1 and 2
Surprise Best Seller and we have not even reviewed it yet. Multiple copies
La Mer Ticciati
Cantatas for Soprano
Support us financially by purchasing this from
Many Are The Wonders
rec. February 2016, All Hallow’s Church, Gospel Oak, London HARMONIA MUNDI HMM905284 [70:25]
They haven’t been around for long, but ORA have carved out for themselves a very particular niche in British choral life, using Renaissance music as a jumping-off point to inspire contemporary composers to write responses to it. Their most recent disc, using the life and music of Savonarola as inspiration, really impressed me, and this new one did so too. It follows in the footsteps of their first disc (which I haven’t heard) which took the music of Byrd as a starting point for an exploration from contemporary composers. This time, however, it is Tallis, Byrd’s great contemporary, that provides the stimulus and origin.
Tallis’ tunes for Archbishop Parker’s Psalter form the backbone of the disc, and all of them are sung with admirable directness and crisply precise diction that would have pleased the Reformation sentiments of Parker himself. That and the other motets give us an object lesson in how Renaissance polyphony should be done. If Ye Love Me is given in the arrangement for male voices only, and has a mahogany brown sound that I found bewitching. They adopt a fairly moderate tempo for Videte miraculum and, if I prefer the more mysterious feel that is evoked by Stile Antico’s slower tempo, then it still sounds spiritually introverted and very contemplative. Loquebantur variis linguis bustles a little bit, but O nata lux is a model of sensitive pacing, utter togetherness and spiritual tone. The low voices for Te lucis ante terminum lend the piece a suitably nocturnal air, and as a bonus we also get the full setting of Parker’s second Psalm in an edition that, we are told, is gaining its first recording. It sounds one-to-a-part, and that approach brings gains of intimacy and clarity.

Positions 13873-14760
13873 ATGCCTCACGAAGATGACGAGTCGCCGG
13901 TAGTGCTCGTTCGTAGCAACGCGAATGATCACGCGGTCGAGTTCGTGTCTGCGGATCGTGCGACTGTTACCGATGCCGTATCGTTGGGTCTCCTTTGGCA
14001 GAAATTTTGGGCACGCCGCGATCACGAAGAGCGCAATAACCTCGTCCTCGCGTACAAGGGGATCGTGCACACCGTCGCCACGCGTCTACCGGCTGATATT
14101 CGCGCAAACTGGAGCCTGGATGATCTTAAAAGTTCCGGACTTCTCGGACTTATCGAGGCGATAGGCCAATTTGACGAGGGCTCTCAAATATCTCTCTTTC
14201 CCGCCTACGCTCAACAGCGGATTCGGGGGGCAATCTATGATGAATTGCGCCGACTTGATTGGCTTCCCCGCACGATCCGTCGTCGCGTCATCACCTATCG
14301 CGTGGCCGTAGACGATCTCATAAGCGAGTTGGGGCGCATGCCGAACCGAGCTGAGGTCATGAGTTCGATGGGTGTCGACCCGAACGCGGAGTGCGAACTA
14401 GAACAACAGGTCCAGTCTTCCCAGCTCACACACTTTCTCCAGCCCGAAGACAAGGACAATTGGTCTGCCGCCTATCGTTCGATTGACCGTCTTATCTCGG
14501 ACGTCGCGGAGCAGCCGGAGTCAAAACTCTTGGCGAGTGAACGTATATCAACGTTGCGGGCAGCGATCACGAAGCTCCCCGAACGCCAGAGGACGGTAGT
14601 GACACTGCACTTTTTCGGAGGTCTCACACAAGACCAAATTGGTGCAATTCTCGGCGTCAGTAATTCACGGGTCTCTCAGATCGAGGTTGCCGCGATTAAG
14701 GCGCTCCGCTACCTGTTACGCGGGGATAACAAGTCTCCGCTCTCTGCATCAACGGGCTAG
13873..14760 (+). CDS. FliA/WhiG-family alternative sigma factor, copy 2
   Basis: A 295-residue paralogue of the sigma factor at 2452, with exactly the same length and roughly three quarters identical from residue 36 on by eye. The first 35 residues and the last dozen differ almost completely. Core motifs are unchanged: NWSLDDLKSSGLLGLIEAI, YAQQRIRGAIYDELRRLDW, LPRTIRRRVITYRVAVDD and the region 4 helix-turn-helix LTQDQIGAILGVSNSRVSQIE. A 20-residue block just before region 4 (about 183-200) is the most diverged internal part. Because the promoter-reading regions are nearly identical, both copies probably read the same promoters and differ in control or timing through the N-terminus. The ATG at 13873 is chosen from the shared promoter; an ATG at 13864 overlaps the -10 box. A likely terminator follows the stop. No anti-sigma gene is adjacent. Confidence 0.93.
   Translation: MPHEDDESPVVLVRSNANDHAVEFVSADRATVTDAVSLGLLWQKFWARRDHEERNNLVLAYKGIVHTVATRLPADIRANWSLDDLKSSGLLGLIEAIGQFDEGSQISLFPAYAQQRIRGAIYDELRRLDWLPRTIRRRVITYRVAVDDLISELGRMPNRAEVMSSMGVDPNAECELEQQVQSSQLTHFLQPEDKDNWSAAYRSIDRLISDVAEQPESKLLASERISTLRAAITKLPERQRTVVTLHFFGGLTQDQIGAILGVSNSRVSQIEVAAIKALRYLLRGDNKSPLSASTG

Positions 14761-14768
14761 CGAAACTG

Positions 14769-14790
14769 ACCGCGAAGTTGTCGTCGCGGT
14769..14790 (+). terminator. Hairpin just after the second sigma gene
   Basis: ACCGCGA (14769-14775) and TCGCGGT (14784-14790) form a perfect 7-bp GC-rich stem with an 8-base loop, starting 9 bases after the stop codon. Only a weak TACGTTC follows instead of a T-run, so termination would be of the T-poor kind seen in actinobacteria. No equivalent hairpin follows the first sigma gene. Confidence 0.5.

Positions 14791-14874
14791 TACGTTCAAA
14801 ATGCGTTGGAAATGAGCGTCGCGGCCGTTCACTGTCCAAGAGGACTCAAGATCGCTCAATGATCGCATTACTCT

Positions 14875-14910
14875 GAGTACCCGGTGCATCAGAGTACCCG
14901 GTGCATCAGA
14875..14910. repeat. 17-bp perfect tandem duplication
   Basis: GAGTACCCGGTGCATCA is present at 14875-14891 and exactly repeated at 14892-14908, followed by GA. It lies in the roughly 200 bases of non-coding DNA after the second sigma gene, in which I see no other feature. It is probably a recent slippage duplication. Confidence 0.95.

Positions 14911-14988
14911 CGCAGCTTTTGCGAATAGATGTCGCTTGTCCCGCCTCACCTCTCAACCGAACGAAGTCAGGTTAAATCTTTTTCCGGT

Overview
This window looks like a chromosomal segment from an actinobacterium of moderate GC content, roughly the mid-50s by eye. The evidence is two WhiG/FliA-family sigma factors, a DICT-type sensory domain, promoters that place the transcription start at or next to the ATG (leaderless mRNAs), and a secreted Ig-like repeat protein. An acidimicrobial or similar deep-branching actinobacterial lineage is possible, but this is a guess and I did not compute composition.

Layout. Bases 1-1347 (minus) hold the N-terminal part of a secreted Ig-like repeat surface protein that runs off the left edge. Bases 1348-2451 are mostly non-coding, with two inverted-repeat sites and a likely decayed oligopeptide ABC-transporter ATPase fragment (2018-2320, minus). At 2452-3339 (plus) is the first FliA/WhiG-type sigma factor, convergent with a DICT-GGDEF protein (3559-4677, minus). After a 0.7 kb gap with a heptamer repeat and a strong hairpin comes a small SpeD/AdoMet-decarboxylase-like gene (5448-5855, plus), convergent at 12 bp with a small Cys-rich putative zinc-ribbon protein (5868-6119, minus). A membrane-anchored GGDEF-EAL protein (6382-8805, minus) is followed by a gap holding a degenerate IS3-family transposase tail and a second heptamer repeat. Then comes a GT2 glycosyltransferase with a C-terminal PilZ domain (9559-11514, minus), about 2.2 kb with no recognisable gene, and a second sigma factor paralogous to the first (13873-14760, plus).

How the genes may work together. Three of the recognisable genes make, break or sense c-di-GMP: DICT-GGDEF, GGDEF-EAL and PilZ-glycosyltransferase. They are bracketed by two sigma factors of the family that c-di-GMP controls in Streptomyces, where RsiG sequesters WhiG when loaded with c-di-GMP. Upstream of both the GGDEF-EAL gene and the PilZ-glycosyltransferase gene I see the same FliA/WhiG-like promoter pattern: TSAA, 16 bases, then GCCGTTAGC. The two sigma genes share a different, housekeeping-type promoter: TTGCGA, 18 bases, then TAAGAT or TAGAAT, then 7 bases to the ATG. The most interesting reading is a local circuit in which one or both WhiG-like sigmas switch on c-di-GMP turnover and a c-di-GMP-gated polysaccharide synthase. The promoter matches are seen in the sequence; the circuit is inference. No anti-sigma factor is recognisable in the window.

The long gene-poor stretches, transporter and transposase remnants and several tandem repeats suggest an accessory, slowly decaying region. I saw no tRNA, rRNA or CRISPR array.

So far so good, but it’s with the contemporary pieces that things get really interesting. The dialogue between the sixteenth and twenty-first centuries works very well, and I really liked the fact that the two sorts of music are interspersed rather than presented as two separate entities. That turns the programme into a proper exploration where the listener is encouraged to see parallels or, as often as not, the ways in which the composer has chosen to move away from Tallis’ stimulus material.
Unlike the other 21st century tracks on the disc, Steven Stucky’s O Sacrum Convivium was not commissioned but was included as a tribute to Stucky, who died during the recording process. It marries a long-breathed top line against an edgy, restless lower line, and the marriage (or should that be contrast?) works very well. Frank Ferko’s Reflection on If Ye Love Me moves slowly and very beautifully through a range of different harmonics which just about allow you to trace the ancestry of Tallis’ original in Ferko’s music. Richard Allain’s Videte miraculum takes the falling motif of Tallis’ opening and turns it into a spellbinding series of suspensions spread over the whole breadth of the choral texture, while the sopranos rhapsodise ethereally over the top.
Ken Burton’s Many are the wonders has the air of a revivalist meeting to its opening before it settles down to something more still and contemplative, but it retains an air of sunlit joy throughout. Harry Escott’s O Light of Light covers an impressive diversity of ground in a small space of time, and Alec Roth’s Night Prayer sets comforting slow harmonies against an undulating choral line that threatens to undo it. Kerry Andrew’s setting of Psalm 150 (from Archbishop Parker’s Psalmody) is a wonderfully fun setting, full of joy, but also a sense of swing and pictorial delight in the way it plays around with the words and the structure. Bob Chilcott provides a lovely setting of “God grant with grace” as what he calls the Tallis Canon. It displays all of Chilcott’s trademark soft harmonies, and to describe it as easy on the ear is to praise it rather than criticise.
The quality of the singing is first rate throughout, impeccably blended and beautifully tuned, giving a rich sense of unity to the whole endeavour. The recorded sound is also appropriately rich, full of life, but with the space to breathe in the acoustic, also captured brilliantly by the HM engineers. The Gospel Oak church fits it like a glove.
Suzi Digby is blazing a trail with ORA, building a bridge between older, well established music and contemporary composers, and she is doing it with exceptional intelligence. Many are the wonders, indeed.
1 TALLIS: Archbishop Parker Hymn Tunes: Man Blest No Doubt
2 Let God Arise
3 TALLIS: O Sacrum Convivum
4 Steven STUCKY: O Sacrum Convivium
5 TALLIS: If Ye Love Me
6 Frank FERKO: Reflection on Thomas Tallis’ If Ye Love Me
7 TALLIS: Why fum’th in sight
8 TALLIS: O come in one
9 TALLIS: Videte Miraculum
10 Richard ALLAIN: Videte Miraculum
11 TALLIS: Loquebantur
12 Ken BURTON: Many are the wonders
13 TALLIS: E’en like the hunted hind
14 Expend O Lord
15 O nata lux
16 Harry ESCOTT: O Light of Life
17 TALLIS: Te Lucis ante terminum
18 Alec ROTH: Night Prayer
19 TALLIS: Why brags’t in malice high
20 God grant with grace
21 Kerry ANDREW: Archbishop Parker’s Psalm 150
22 TALLIS: Come Holy Ghost
23 Bob CHILCOTT: Tallis Canon
24 [Appendix] Thomas TALLIS: Why fum’th in sight